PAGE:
As a gallant invalid, the "picturesque" Laurier personified an ideal of Canada emergent in his time: a nation middle-class, domestic, bilingual, brave but gentle, invested in its colonial past but not chauvinistically
or exclusively British.
In the beginning, then, Miranda chauvinistically
pities Caliban because he is not European.
Regrettably, potential US adversaries often chauvinistically
confuse the American people's decreasing resolve over time during the Vietnam, Afghan, and Iraq conflicts--along with the various 1980s and 1990s interventions--as a cultural "casualty squeamishness" that fails to account for their demonstrated passions, willingness to sacrifice, and political demands for decisive retribution following the Pearl Harbor and 11 September 2001 attacks.
The reason was not, however, the high level of interest displayed on the part of composers and the music-loving public, but the politicisation of a chauvinistically
tinted dispute about the opera's quality and the eruption of a media-fuelled scandal following its second rerun.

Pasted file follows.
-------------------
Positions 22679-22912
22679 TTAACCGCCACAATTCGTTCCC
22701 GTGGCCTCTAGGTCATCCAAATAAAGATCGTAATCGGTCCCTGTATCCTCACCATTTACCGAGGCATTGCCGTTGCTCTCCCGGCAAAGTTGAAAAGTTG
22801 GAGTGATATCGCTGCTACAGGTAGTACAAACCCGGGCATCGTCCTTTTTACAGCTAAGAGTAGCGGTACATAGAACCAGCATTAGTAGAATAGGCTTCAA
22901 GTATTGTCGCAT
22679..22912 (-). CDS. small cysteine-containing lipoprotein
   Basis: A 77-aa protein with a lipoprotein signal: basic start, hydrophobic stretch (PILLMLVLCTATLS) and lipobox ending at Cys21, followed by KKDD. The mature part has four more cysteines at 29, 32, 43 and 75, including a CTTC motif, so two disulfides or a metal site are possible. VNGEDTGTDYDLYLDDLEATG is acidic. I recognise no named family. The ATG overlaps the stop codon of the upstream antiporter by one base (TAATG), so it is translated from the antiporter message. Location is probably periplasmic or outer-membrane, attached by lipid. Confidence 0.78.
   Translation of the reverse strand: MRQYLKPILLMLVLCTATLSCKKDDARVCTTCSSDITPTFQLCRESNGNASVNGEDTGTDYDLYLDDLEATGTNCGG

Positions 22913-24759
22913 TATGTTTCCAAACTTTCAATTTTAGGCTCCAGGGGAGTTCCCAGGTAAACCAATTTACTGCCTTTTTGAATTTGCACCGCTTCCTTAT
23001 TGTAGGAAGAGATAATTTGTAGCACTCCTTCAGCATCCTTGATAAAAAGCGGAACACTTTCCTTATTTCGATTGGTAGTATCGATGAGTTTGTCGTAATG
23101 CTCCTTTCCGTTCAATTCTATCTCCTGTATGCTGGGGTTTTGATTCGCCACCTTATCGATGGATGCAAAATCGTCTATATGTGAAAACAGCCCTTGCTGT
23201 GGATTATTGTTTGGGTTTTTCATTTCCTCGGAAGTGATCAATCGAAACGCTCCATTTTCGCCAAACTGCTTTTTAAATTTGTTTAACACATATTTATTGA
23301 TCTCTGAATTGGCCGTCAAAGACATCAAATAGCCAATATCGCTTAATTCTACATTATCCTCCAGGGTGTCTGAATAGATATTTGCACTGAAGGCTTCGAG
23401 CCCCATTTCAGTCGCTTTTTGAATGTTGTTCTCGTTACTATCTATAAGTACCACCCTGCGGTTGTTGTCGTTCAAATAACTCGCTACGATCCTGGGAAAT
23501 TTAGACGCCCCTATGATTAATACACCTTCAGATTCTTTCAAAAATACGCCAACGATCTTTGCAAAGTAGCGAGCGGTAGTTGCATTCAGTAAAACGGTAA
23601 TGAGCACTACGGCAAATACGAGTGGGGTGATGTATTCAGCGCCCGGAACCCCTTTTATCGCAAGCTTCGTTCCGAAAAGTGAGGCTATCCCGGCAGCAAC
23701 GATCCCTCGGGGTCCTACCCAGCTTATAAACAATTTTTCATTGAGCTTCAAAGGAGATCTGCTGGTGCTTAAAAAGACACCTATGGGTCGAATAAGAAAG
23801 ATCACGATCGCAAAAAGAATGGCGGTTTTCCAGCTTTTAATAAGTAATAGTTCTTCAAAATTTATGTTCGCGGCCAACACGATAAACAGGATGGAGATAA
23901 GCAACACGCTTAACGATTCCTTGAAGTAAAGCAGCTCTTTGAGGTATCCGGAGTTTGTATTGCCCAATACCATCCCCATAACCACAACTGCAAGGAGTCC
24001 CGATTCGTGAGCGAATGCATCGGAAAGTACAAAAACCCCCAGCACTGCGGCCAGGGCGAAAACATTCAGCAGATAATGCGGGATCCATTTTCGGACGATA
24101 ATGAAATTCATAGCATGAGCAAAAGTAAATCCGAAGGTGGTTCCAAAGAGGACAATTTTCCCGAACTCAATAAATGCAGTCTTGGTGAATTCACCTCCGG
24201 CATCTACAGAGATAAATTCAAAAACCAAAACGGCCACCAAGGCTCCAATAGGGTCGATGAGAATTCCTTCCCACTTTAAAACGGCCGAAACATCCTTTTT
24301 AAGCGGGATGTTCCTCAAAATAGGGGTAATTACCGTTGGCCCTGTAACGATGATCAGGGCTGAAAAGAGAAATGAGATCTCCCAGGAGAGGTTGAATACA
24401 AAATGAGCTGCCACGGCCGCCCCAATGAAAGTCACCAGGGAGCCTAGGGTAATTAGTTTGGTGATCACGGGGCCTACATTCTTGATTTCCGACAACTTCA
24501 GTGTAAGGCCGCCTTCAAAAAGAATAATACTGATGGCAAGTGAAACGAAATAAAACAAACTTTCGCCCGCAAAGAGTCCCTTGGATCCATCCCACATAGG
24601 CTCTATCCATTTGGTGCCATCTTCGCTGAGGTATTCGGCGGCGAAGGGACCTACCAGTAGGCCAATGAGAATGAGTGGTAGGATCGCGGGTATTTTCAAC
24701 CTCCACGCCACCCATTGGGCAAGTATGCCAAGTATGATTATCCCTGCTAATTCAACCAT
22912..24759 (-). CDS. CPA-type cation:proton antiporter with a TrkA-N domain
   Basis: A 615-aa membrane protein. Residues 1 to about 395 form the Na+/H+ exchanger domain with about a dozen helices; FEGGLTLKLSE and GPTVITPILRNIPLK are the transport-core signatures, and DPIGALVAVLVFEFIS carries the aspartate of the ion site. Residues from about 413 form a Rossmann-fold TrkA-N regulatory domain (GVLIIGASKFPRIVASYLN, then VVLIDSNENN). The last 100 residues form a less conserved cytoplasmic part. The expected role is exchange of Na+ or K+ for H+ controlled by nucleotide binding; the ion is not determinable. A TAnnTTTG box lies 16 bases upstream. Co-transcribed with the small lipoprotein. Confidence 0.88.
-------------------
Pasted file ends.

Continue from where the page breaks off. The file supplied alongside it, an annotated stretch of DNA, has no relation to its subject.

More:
He should ponder that as he chauvinistically
slips in his article "Joyfully I drive my Birmingham-made Jaguar car on a daily basis" and while it's encouraging to see road name plates manufacturer Amey setting up a new factory, it's a drop in the ocean and will do nothing to restore the reputation of our once great 'city of a thousand trades'.
The policy was not necessarily as chauvinistically
pro-English as was believed.
Even as it celebrates the diversity of the Kirov's ballerinas, docu reveals the stultifying sameness of the Kirov repertoire, apparently unchanged for decades, chauvinistically
favoring Russian composers (admittedly, it's hard to beat Tchaikovsky and Prokofiev in the field) and overly dependent on 19th-century and early 20th-century choreography.
system of ideas forming a worldview that chauvinistically
Moreover, and unbeknownst to Ban, Mersenne rather chauvinistically
chose for the competition a poem that Boesset had already treated to a very successful setting; as if this did not give the French sufficient advantage, Mersenne also altered one line of the poem.
Still on the theme of women being "the cause of a lot of trouble" as Shaw chauvinistically
terms it, the conversation shifts to the legendary war between the Greeks and the Trojans over "some woman" (Rescue 22).
And he mocks the negative treatment of these books by Irish critics who chauvinistically
resent the fact that the Joycean "industry" was led by non-Irishmen.